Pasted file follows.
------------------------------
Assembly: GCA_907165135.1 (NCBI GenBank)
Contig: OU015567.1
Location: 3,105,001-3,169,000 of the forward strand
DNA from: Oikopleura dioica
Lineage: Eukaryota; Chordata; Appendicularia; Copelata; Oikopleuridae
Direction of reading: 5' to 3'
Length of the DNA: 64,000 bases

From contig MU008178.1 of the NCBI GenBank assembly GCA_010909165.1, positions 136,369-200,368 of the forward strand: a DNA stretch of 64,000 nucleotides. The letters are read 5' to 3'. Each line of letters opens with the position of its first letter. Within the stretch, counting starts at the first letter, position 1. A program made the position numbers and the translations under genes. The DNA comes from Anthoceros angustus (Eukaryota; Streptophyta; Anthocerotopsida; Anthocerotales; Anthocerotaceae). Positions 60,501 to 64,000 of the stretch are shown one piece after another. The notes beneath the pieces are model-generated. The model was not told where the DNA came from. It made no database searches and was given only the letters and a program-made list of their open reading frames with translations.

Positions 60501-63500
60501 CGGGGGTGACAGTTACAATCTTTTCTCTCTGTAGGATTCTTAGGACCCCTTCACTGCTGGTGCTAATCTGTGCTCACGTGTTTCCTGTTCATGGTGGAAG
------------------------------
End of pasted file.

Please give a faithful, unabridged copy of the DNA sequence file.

Assembly: GCA_907165135.1 (NCBI GenBank)
Contig: OU015567.1
Location: 3,105,001-3,169,000 of the forward strand
DNA from: Oikopleura dioica
Lineage: Eukaryota; Chordata; Appendicularia; Copelata; Oikopleuridae
Direction of reading: 5' to 3'
Length of the DNA: 64,000 bases

From contig MU008178.1 of the NCBI GenBank assembly GCA_010909165.1, positions 136,369-200,368 of the forward strand: a DNA stretch of 64,000 nucleotides. The letters are read 5' to 3'. Each line of letters opens with the position of its first letter. Within the stretch, counting starts at the first letter, position 1. A program made the position numbers and the translations under genes. The DNA comes from Anthoceros angustus (Eukaryota; Streptophyta; Anthocerotopsida; Anthocerotales; Anthocerotaceae). Positions 60,501 to 64,000 of the stretch are shown one piece after another. The notes beneath the pieces are model-generated. The model was not told where the DNA came from. It made no database searches and was given only the letters and a program-made list of their open reading frames with translations.

Positions 60501-63500
60501 CGGGGGTGACAGTTACAATCTTTTCTCTCTGTAGGATTCTTAGGACCCCTTCACTGCTGGTGCTAATCTGTGCTCACGTGTTTCCTGTTCATGGTGGAAG